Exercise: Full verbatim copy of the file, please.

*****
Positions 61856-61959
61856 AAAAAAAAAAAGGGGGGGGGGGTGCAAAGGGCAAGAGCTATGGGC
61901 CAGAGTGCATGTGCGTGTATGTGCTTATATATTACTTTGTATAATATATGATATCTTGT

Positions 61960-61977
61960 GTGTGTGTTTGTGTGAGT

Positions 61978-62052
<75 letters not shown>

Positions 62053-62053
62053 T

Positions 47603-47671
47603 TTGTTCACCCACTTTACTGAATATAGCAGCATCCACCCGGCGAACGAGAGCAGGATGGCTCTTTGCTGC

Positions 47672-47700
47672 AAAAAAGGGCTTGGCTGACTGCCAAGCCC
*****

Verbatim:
Positions 61856-61959
61856 AAAAAAAAAAAGGGGGGGGGGGTGCAAAGGGCAAGAGCTATGGGC
61901 CAGAGTGCATGTGCGTGTATGTGCTTATATATTACTTTGTATAATATATGATATCTTGT

Positions 61960-61977
61960 GTGTGTGTTTGTGTGAGT

Positions 61978-62052
<75 letters not shown>

Positions 62053-62053
62053 T

Positions 47603-47671
47603 TTGTTCACCCACTTTACTGAATATAGCAGCATCCACCCGGCGAACGAGAGCAGGATGGCTCTTTGCTGC

Positions 47672-47700
47672 AAAAAAGGGCTTGGCTGACTGCCAAGCCC